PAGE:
This trip was to learn about the legislative process which includes moving a bill through the House and Senate to become new laws. For example, this is the same process that allowed children with special needs to be able to attend school. The woman who ran that bill through the legislative process is named Cecil and she is one of the leaders of this Leadership Development Program. She passed that bill in the 1960's so her cousin, Tom, could attend school after finding out that Tom wasn't allowed to go to school in the Seattle School District because he had a diagnosis of Down syndrome. Tom would sit at the window every morning and watch the school bus pick up children every day wishing he could one day be on that bus too. So Cecil made it happen. She has quickly become one of Mommy's heroes.
Part of the conference included training on how to testify before councils in favor (or against) a bill. We also learned about current bills about to go before the House and Senate. One of these bills includes the Infant Toddler Equity Act (ITEA). It's a bill that Mommy really wants to see pass and so her practice testimony was in favor of this bill. She wrote a testimony and has decided to put it out for everyone to read. Hopefully, this will motivate all you Washingtonians to contact your local representative to get them to vote in favor of this bill. Here is what Mommy would say:
Good Afternoon Chairperson and members of of the Committee. My name is Kristy Gillig and I am a resident of Bellingham, WA. I am in favor of the Infant Toddler Equity Act and I represent my son, Dylan. Dylan is a 2 year-old with the diagnosis of Down syndrome. Dylan is currently enrolled in the Birth-to-three program and we receive our services from Whatcom Center of Early Learning and St. Joseph Hospital's Children's Neurodevelopmental Program.
This Birth-to-three program has greatly benefitted my son. By receiving Occupational Therapy, Speech Therapy, Peer Playgroups, and much more, Dylan has accomplished so many things. This includes the ability to sign over 90 words, to walk, to communicate his needs, and to become the fun-loving toddler that will give you "knuckles" in the grocery store. These accomplishments can be directly attributed to the hard work and guidance we have received through the Birth-to-three program.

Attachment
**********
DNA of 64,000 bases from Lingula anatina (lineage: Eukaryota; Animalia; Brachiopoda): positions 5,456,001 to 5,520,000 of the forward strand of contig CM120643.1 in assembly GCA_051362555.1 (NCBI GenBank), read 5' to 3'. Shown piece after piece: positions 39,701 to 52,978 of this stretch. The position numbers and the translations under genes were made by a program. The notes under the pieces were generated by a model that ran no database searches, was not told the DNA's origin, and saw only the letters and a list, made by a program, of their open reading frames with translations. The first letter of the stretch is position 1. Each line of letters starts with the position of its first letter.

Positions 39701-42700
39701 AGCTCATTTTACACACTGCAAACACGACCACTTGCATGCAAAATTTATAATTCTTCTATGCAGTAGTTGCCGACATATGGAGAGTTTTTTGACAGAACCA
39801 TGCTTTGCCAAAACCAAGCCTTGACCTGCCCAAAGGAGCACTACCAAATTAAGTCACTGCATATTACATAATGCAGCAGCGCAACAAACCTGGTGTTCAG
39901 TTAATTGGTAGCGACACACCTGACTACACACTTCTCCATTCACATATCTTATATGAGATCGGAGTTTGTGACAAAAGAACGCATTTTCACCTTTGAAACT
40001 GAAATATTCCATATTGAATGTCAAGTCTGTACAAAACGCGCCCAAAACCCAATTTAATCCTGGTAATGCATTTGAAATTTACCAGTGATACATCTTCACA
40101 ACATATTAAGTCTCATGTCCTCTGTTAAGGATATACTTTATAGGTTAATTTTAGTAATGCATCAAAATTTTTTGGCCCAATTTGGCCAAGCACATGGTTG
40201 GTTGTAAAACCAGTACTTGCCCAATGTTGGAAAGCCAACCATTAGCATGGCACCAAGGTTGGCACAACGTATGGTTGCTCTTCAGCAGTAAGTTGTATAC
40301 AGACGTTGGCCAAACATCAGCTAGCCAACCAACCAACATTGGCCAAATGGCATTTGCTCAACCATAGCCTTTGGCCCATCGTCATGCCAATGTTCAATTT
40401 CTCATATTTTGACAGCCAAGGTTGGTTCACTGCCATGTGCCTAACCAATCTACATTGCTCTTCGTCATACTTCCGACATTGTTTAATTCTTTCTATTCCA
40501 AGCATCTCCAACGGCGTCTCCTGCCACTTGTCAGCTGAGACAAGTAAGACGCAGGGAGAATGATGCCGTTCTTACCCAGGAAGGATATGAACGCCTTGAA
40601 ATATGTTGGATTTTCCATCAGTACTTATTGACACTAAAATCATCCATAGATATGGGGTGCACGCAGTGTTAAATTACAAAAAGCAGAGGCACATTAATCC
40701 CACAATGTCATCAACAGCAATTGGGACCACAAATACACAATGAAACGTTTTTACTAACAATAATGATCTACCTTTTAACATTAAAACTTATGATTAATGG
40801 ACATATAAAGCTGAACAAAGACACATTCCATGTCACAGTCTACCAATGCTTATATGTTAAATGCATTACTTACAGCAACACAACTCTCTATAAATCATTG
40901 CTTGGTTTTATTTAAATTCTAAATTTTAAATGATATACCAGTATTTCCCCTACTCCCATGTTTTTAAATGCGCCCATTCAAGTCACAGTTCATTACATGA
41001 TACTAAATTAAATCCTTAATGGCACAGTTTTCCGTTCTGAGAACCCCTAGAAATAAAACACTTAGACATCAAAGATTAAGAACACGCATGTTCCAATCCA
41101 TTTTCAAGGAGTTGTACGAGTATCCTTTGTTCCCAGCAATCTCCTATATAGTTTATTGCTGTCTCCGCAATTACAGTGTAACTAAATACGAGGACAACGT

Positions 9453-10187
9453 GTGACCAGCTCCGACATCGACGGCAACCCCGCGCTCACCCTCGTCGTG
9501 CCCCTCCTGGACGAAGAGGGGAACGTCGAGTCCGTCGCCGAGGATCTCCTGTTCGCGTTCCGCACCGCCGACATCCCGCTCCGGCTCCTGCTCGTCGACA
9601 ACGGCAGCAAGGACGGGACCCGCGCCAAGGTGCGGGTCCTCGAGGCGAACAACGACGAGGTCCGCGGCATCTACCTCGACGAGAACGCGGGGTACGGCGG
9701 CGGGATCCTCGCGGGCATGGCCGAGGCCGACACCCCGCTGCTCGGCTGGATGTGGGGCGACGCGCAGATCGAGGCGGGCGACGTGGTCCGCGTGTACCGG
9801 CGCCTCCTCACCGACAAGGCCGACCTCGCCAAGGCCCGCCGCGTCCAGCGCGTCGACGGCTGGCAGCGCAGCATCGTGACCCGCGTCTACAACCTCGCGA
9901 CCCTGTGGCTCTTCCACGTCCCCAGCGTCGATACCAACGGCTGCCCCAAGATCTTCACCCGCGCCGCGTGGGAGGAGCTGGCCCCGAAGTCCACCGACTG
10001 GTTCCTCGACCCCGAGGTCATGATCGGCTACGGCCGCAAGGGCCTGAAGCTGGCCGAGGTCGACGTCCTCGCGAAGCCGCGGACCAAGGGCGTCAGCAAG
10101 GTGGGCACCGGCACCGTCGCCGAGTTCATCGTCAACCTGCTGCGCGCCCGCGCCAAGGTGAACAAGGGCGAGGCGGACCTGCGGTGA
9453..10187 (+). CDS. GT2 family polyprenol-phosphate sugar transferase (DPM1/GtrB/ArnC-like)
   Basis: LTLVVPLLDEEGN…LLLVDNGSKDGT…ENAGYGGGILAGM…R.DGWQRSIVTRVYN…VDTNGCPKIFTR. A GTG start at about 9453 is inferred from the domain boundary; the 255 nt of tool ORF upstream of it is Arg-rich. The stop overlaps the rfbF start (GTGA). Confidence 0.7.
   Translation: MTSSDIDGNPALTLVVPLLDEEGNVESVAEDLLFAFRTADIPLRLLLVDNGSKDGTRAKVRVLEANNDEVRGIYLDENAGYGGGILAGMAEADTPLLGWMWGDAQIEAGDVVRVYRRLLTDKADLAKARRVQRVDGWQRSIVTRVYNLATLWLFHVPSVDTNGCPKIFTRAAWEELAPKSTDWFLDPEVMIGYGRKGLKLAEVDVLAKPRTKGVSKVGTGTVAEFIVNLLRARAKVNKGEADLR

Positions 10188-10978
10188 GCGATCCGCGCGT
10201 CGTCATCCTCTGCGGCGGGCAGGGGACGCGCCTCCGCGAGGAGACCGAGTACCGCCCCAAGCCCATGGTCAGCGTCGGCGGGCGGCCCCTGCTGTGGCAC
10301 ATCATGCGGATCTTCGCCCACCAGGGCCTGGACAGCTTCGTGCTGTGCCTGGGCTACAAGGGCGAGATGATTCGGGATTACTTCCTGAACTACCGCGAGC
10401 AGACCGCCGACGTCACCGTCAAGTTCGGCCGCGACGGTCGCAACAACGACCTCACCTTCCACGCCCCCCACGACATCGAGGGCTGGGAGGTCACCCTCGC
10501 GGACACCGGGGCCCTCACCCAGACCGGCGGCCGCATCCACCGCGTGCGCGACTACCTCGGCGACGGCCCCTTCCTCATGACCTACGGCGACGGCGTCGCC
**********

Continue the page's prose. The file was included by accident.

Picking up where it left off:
Since we are currently involved with this wonderful program, we witness firsthand the needs for better funding. We have seen children have to wait for services that they are entitled to receive immediately due to staff shortages; We have also seen a huge population growth of children requiring services as our peer playgroups are over capacity; and Most importantly, we have witnessed therapists have to spend valuable time fundraising to receive the monies for essential tools to use - time that should best be served with the children requiring these tools.
The ITEIP is an entitlement program that has experienced an average growth of 8% statewide for each of the last five years according to Wee Care Coalition but even with this substantial population of children requiring services, there has been no increase in fiscal dollars to help support this growing need. Therefore the bill would require an fiscal impact of new dollars annually in the amount of $5,502, 703 with a percentage increase (annually) as our population continues to grow.
But with that said, this cost is minimal to state dollars spent if these children did not receive these services. These vital services help give children the ability to become productive and contributing citizens of Washington state. Without these funds, children like my son, Dylan, would require more state dollars because he would be dependent on more specialized care. By investing in our children now, you are saving in the future. And just as any parent would love to see their children succeed, my hope is that Dylan will be independent and fulfill his own potentials. The Birth-to-three program has given him a great start to this dream.
Thank you for your attention and I urge you to vote in favor of the Infant Toddler Equity Act.